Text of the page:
Maintaining Binary State in CSS


I really like CSS, and I think of it as a programming language. It does not, however, have many of the utilities of other programming languages. As a result, many programmers quickly turn to Javascript whenever they need client-side interactivity. For whatever reason, this is a habit that I never picked up; in fact, I picked up the complete opposite habit—whenever I need some particular client-side interactivity, I first try to implement it in pure CSS.

As you might imagine, this doesn’t always work out. It has, however, led me to some pure CSS solutions that I quite like.1 In this post, I want to outline one technique that I use time and time again to make more pure CSS solutions possible.


It is difficult, if not impossible, to implement many interactive features without any form of state. To have a UI look or do X under one condition and then look or do Y under another condition presupposes two distinct conditions/state. One of the chief drawbacks of CSS qua programming language is that it doesn’t really have a true form of state. It does, however, have a pseudo-form of state; and that is what we will focus on today.

In HTML a checkbox can exist in either a checked or unchecked state. In CSS we have access to those states:

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input[type="checkbox"]:checked {}
input[type="checkbox"]:not(:checked) {}

This simple fact provides the foundation upon which we can built any number of interactive features that require a binary state.

Moreover, we can clean up the UI for any such feature using another fact of HTML—labels with nested inputs are automatically bound to one another. This means that HTML of the form:

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<label>
  <input type="checkbox">
  <span>Click me!</span>
</label>

Will allow us to click the text and toggle the state of the checkbox.

So, in order to build out an interactive feature that uses binary state, we can use the label > input HTML structure to create a text element that has binary state that we will have access to in our CSS.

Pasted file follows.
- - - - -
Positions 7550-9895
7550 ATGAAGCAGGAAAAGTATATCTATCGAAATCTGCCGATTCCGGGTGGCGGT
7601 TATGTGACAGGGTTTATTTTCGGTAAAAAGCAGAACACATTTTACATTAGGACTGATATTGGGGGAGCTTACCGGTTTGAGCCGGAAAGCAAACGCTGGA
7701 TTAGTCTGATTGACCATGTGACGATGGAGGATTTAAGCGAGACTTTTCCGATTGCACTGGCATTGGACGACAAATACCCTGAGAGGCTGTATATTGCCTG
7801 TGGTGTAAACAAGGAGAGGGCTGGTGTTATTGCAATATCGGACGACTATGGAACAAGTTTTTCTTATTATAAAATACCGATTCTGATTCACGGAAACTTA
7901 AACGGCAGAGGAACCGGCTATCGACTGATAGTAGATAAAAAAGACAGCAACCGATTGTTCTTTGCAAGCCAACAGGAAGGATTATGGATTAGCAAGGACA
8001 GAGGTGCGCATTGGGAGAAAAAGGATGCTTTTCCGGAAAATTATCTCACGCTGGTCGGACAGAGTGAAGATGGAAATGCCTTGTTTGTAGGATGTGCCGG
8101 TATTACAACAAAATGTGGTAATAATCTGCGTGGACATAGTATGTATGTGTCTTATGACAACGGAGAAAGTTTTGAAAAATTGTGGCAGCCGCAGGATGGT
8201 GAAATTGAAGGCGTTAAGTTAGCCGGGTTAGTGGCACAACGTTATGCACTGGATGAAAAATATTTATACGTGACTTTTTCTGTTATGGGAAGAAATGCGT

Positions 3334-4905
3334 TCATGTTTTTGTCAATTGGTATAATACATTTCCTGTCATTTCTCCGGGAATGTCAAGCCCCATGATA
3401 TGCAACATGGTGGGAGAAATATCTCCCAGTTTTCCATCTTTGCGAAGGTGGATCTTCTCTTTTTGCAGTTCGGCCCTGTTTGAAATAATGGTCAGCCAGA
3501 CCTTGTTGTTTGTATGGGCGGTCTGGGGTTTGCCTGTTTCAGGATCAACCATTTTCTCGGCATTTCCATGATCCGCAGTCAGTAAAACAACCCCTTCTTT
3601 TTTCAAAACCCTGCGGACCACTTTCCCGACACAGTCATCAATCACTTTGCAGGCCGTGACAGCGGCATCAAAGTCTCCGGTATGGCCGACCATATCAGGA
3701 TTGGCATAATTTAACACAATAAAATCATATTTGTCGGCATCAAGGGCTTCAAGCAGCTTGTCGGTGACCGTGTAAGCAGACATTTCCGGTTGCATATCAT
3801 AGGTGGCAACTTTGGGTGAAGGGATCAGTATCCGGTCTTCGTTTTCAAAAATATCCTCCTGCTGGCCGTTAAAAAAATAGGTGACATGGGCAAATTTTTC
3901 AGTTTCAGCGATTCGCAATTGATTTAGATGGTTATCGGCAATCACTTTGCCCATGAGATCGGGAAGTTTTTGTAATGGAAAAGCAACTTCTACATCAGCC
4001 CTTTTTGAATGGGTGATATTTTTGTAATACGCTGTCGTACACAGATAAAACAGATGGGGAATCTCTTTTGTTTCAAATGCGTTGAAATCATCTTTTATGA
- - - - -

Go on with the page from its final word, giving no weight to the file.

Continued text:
For most any such feature, however, the UI won’t need the input visible. So, I have put together a simple CSS utility class to help me create HTML elements that have binary state:

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label.toggleable {
  cursor: pointer;
  
  > input:first-child { display: none }
}

Let’s use this utility class to implement an incredibly simple interactive feature: toggling the color of the text.

We can start with our HTML from earlier, but with our utility class applied:

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<label class="toggleable">
  <input type="checkbox">
  <span>Click me!</span>
</label>

Now, for our CSS we can use the handy sibling selector (which is the reason we always want to put the input as the first child of the label; it will allow us to use its state to select any of its siblings) to select the text span depending on the binary state:

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span { color: green }
input:checked ~ span { color: red }

See the Pen Using label &rt; input to create text element with toggleable state by Stephen Margheim (@smargh) on CodePen.

We simply set the default value and then change the value whenever the input state is changed. And that’s all there is to it!


Having the ability to work with binary state gives us a foundation upon which to start building pure CSS interactive features. Using this technique, in a future post, we will use only CSS to implement a tabs feature.

  1. For example, consider my Togglicons library and my work with CSS trees